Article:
In eight years, Indian lithium battery market will reach 116 GWh

According to a new analysis by JMK Research and The Institute for Energy Economics and Financial Analysis, Indian lithium battery market would increase to 116 GWh in FY2029-30 from just 2.6 GWh in FY2020-21, with electric vehicles (EVs) accounting for 90% of the overall industry (IEEFA).

According to the analysis, yearly lithium-ion battery demand for automotive applications would rise from 2.3 GWh in FY2020-21 to 104 GWh by FY2029-30, thanks to government programs such as FAME (Faster Adoption and Manufacturing of Hybrid and Electric Vehicles) and different state-level EV policies. Telecom towers, data centers, grid-scale renewable energy (RE) integration, and rooftop solar are expected to drive up demand for lithium batteries in non-automotive applications from 0.3 GWh to 12 GWh.

According to the report, India’s government’s target of 30 percent electric vehicle sales by 2030, as well as the Central Electricity Authority’s estimate of 34 GW/136 GWh of battery storage needed to add 450GW of renewables in India by 2030, will propel the country to become a major lithium battery consumer.

The paper recommends increasing lithium battery production in India due to the large anticipated demand.

For many years, India has been producing battery packs. Lithium cell production on a commercial scale, on the other hand, has yet to begin. As a result, the country relies on imports to meet its cell needs.

Cell manufacturing

Several compelling factors for cell production in India are highlighted in the paper. It claims that, as of 2020, India had the lowest cell production costs (US$92.8/kWh) when compared to the United States, European nations, and even China (US$98.2/kWh) and South Korea (US$98.1/kWh). Similarly, India offers significant cost savings in terms of labor and power (India’s gross monthly minimum salary in 2019 was US$65, compared to US$217 in China). Falling battery prices, as well as measures such as the FAME scheme, are increasing EV adoption in India.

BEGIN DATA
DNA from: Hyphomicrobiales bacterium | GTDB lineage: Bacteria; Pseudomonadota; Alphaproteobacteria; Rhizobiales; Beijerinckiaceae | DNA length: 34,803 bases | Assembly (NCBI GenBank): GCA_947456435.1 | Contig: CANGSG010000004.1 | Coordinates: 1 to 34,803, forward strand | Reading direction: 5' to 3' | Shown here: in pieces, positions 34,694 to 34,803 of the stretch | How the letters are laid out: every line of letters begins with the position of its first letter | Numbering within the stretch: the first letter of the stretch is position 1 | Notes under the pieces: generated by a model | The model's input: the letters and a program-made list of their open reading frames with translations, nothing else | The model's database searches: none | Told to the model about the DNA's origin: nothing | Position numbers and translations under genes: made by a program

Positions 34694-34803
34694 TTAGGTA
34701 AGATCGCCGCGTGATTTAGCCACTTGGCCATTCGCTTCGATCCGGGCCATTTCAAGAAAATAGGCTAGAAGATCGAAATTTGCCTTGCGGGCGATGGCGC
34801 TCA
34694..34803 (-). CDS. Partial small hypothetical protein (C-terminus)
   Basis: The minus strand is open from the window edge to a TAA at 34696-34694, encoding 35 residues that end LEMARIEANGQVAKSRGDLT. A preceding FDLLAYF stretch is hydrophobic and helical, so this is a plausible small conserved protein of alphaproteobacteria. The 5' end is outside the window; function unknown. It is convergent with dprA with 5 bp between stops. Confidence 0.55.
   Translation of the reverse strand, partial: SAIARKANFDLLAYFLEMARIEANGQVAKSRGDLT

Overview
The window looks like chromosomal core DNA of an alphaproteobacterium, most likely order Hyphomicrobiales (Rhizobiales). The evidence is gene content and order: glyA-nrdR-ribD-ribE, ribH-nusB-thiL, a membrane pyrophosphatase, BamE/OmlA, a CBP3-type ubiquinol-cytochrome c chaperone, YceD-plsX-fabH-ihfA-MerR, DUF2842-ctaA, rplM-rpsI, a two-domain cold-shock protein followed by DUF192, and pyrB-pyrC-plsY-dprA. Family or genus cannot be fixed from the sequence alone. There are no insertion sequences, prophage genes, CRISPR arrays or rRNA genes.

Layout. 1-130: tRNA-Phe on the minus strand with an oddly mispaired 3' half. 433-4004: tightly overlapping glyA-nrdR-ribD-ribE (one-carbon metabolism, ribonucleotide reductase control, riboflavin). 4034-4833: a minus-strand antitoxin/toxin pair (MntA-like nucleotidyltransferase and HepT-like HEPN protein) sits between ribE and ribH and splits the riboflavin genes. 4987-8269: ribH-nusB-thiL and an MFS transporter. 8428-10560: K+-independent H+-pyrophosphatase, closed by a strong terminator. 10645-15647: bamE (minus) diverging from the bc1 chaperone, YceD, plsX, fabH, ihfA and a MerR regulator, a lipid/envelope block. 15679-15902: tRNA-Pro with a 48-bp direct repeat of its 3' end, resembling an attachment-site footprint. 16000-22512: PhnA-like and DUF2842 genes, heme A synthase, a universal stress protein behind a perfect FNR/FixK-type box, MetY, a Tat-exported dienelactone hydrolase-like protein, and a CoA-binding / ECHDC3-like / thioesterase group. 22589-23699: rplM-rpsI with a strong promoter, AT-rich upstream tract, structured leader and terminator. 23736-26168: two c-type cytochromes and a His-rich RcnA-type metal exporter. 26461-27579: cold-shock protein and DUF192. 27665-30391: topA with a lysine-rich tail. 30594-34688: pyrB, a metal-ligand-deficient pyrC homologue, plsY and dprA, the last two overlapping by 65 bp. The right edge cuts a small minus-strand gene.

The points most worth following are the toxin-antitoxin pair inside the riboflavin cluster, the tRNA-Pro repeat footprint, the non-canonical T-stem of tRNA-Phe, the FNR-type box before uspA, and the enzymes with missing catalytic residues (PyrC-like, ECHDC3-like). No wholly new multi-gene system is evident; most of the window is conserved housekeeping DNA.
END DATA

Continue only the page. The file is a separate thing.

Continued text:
The report says “for now, India is likely to import all the raw materials required for cell manufacturing but can lower this dependency by entering into long-term contracts with raw material suppliers or acquiring some assets in mineral-rich nations. Local capabilities are also slated to be built up gradually.”

According to the paper, hurdles to cell production in India include a lack of essential raw materials, the need for large investments, and a lack of technological know-how. Battery recycling is suggested as an alternative way to address rising LiB demand. It will result in the recovery of 90% of lithium, cobalt, nickel, manganese, and graphite, according to the research, and will set India on the path to a circular economy.

“Overall, however, as India already has huge cost advantages in battery assembly and software-driven BMS capabilities, it can also realize significant benefits through a vertically integrated value chain once lithium-ion cell manufacturing booms. For cell manufacturing and battery pack assembly, the future looks promising in India provided issues like battery standardization and battery safety issues are addressed and the industry and government work in sync,” the report concludes.

At Inverted Energy we manufacture Lithium Battery for Power Storage and Mobility